I knew right then: I'd been suckered into a power struggle between them, and used as an ignorant battering ram. This was Gabriel's war, a chosen conflict, a demonstration of power. He wanted to win a possession battle, to force Julian to give up something that Julian felt was his. Julian usually wouldn't mind sharing a book, but it had become a point of contention between them, and I got roped into it. Gabriel was only rubbing it in with his seemingly innocent desire to "learn" about animal babies. That was a hot-button word for Julian, as the boys often compete about who knows more about things.

Julian calmed down enough to read the book, and I invited him into my lap and held him close while we read it. But he broke down into soft tears, frustrated at his loss, both of the competition that I played into, and the one-up-ness he must have felt he got from the book.

I read another book too, then spent a few minutes alone with Julian, holding him and telling him that knowledge is something that everyone shares -- and to hide his book if he really doesn't want to share it. I felt bad, I really understood how he felt now that I knew what was going on. And I'm keenly aware that his childhood will always be marked by being in his brother's powerful shadow.

But don't feel too sorry for Julian. He was already in trouble for taking Katrina's beloved Mimi and hiding it from her.


Tuesday, January 27, 2009

1/27/09 The Countess

This morning as I was dressing Katrina, she exclaimed, "Look! A Seven! A Seven!" pointing to, of all things, a folded-up set of number sheets that we got Gabriel 3 years ago for night-training. Gabriel was so into numbers that the idea was that he wouldn't want to pee on them. That flopped, of course. (I'm happy to report that both boys have been dry for 3 straight mornings without being woken up!)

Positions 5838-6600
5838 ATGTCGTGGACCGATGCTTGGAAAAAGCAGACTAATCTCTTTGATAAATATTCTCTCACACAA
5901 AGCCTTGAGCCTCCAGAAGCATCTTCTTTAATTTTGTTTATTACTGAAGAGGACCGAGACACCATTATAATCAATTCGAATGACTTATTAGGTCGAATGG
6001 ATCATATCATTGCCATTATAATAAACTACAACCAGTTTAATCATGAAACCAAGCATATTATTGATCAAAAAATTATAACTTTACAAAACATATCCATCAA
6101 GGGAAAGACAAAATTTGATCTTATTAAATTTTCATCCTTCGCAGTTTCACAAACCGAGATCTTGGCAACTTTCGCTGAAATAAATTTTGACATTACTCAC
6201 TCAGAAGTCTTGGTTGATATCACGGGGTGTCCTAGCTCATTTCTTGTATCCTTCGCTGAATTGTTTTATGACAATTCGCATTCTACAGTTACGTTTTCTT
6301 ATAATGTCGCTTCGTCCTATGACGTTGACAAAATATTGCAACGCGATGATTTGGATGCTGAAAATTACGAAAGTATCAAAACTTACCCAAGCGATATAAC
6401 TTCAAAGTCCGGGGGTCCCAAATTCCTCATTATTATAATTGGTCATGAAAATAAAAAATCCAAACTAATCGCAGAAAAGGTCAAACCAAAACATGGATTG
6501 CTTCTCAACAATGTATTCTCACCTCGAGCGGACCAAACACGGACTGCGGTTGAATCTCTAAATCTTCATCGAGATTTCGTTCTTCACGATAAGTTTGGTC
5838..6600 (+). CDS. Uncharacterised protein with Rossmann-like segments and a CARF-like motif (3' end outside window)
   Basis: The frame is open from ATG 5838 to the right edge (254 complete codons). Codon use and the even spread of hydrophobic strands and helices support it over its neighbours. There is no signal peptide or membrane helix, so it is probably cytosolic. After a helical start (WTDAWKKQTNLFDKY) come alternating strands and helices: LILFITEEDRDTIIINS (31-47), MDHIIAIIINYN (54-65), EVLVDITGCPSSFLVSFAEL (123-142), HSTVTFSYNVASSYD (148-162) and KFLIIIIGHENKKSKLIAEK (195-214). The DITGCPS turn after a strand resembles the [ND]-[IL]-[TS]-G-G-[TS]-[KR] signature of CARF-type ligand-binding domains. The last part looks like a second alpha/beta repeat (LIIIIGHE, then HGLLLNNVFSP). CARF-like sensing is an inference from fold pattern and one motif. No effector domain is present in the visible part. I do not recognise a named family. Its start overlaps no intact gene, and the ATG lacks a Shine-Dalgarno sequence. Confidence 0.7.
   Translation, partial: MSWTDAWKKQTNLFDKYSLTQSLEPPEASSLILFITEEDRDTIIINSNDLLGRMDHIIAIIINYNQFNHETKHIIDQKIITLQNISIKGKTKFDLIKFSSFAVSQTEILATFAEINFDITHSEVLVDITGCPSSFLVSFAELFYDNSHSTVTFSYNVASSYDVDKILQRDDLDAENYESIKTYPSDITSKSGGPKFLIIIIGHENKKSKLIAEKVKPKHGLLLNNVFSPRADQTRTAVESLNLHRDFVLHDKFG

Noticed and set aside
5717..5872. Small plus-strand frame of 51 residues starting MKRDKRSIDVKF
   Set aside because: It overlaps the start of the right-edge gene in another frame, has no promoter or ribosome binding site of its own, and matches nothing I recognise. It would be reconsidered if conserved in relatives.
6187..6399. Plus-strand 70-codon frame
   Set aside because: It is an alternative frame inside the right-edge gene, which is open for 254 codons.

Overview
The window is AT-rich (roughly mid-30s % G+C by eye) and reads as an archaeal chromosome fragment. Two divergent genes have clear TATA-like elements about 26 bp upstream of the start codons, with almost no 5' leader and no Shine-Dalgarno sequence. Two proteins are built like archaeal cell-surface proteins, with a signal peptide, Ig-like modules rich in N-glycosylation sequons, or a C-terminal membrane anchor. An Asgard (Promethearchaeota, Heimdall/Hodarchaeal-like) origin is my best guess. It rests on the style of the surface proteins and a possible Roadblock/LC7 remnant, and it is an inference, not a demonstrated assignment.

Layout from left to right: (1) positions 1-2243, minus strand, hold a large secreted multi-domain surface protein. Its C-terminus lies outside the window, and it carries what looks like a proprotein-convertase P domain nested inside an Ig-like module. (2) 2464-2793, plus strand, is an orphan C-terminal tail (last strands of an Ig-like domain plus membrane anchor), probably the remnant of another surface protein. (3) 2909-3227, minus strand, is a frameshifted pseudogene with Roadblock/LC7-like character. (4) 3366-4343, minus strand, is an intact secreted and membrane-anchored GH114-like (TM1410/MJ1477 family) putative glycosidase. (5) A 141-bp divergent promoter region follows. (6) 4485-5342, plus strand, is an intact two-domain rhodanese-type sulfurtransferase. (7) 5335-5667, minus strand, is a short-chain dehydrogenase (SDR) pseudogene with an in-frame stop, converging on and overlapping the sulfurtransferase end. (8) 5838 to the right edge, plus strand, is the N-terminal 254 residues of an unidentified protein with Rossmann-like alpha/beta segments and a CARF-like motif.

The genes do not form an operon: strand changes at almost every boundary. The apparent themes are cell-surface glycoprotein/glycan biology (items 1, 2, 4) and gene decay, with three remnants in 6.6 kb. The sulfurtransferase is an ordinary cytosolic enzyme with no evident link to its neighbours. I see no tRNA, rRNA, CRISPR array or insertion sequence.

Dave and I have both noticed independently how attracted Katrina is to numbers. She frequently points them out, says she's counting (not clear she really is counting), and recites them into the teens, semi-correctly. Then yesterday when Dave picked up Katrina from Tonya's, Tonya told Dave that it was remarkable how much like Gabriel she is -- including her affinity for numbers. Outside confirmation -- it's not just proud-parent rose-colored glasses.

Interesting! Ironically, if I were a first-time parent, I'd say her attraction to numbers doesn't mean much, kids go in and out of phases. But I've seen how an early interest can persist -- Gabriel's interest in numbers never faded, and Julian is still very verbal and articulate and talkative. Julian never showed a preference for numbers; indeed he's never really had any persistent strength or weakness (early language and reading yes, but those are transitory), he's always been very well-rounded.

With three kids, I'd expect three very different experiences. But while of course all three of our children are very different, the similarities in raising Katrina and Gabriel are striking. Thank goodness Julian showed me that not all toddlerhoods are fraught with tantrums!

A fascinating road is unfolding in front of me, seeing how alike my firstborn and lastborn are, while increasing my gratitude and awe for my slightly uniquer middleborn.


Monday, January 26, 2009

1/26/09 Baby, I was born to run

Today was it. Kindergarten Registration Packet Pickup Day.

I tossed and turned all night, and then anxiously drove to school just after 7am. Would I find a mob? Would I find I'd squandered a lot of brown hair? The answer was something inbetween. This was the line at 7:15am.

(This is just to pick up a numbered registration packet, which establishes your priority for a spot at this school.)

By 8:30, the line had moved, and was much longer. This photo doesn't show it, but the line U's around behind the building. There were about 60 people by then.

More arrived by the time the office opened, for about 80 total. With at least 120 spots for kindergarten at the school, I probably could have arrived at 9am and still been assured a spot. Even if not, people move, so we still probably could have gotten in eventually. But while the risk was low, the consequence was drastic, so it was well worth the peace of mind to arrive early enough. Julian is #13.